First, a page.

If you’ve been self-employed for a while and have begun earning a decent income, it might be time to consider whether or not you would benefit from converting your business to an S-corporation. You might be a bit intimidated because it sounds complicated and expensive, but don’t let that discourage you from checking out the benefits as well as the drawbacks of the process. Then, once you’re fully informed, you can make the decision that is right for your company.
First of all, corporation status will protect your personal assets from any business liability. If you are currently running your business as a sole proprietorship, you are at risk of having your personal assets claimed for business liabilities, including debts or lawsuits. Incorporation will fully separate your personal and business assets and liabilities. If you’re already operating as an LLC, however, this is not a concern, because the LLC (Limited Liability Company) already eliminates the personal liability issue.
In an S-corporation, the revenue is passed through the “entity” stage tax-free, and is only taxed at the level of the employees and owners. This is unlike a regular C-corporation, where the income is taxed at the corporate level and then again as part of the owners’ (shareholders) and employees’ personal income tax filings.
An S-corporation is permitted up to 100 investors/shareholders. This means that you can trade equity in your company for outside investment that can be used to pursue investment opportunities that you might not have been able to manage on your own.
If you run a service-based business, and carry no inventory for resale, you can elect to file your taxes using a cash basis, which is simpler than an accrual basis.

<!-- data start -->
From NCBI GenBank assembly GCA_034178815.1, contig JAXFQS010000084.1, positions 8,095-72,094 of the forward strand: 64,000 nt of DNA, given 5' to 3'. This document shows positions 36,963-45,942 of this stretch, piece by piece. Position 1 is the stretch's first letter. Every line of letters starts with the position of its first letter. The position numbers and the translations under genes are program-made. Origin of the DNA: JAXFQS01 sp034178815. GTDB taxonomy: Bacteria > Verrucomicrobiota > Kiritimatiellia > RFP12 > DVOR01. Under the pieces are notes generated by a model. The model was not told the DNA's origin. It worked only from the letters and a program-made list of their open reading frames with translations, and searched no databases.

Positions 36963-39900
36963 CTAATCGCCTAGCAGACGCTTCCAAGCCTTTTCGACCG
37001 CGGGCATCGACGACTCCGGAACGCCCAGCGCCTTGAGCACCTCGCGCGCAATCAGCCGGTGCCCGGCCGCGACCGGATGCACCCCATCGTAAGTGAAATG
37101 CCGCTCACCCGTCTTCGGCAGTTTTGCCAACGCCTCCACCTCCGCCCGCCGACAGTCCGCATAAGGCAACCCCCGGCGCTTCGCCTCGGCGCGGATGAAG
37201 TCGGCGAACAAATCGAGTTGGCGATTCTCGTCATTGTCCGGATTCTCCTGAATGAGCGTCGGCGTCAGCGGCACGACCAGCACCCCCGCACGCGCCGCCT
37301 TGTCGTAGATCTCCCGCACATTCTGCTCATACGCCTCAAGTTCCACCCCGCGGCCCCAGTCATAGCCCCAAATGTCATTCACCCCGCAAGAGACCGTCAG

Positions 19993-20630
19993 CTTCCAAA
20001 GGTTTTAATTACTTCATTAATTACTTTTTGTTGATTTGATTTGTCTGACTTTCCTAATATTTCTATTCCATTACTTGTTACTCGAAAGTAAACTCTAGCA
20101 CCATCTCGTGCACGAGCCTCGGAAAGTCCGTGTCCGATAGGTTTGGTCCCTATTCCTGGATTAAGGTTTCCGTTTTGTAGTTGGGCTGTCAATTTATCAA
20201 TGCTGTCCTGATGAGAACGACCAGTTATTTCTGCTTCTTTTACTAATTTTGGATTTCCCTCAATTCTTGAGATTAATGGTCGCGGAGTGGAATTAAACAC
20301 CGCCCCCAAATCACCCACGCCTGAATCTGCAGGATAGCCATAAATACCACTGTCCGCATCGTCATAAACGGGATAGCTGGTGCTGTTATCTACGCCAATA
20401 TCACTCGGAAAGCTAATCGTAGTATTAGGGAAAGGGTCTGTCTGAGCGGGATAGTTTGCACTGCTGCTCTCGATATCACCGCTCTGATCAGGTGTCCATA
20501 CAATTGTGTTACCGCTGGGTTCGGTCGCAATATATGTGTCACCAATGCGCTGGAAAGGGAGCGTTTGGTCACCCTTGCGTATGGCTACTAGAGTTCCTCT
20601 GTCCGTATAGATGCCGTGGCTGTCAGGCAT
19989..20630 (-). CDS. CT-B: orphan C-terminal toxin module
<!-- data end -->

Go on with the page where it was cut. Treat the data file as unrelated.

We may be guilty of burying the lede here, but the best reason to make the switch is for potential tax savings. This is perhaps the best reason to elect S-corporation status for your business. Under an LLC, because all the income is passed through to your personal income tax return as business income, you will owe payroll taxes (social security and medicare) on all of the income. Under the accounting rules that apply to an S-corporation, however, you can pay yourself a “reasonable” salary, and then take any remainder of the money that you want to withdraw as a distribution, which is not subject to payroll taxes. Distributions are also taxed at a much lower rate than ordinary income, so there are double savings in paying yourself this way.
While the regulations are nowhere near as complex as those for a regular C-corporation, there are certain procedures to be followed. It’s probably best to hire someone who can both setup and administer the annual requirements for your company, rather than to try to do it yourself. In that case, of course, there is also the expense of paying someone to file and maintain the paperwork for you.
The formation of an S-corporation requires additional paperwork in terms of tax filings, which leads to more expense. And since the owner is now also considered an employee, payroll taxes must be reported and filed quarterly, even if the owner is the only employee.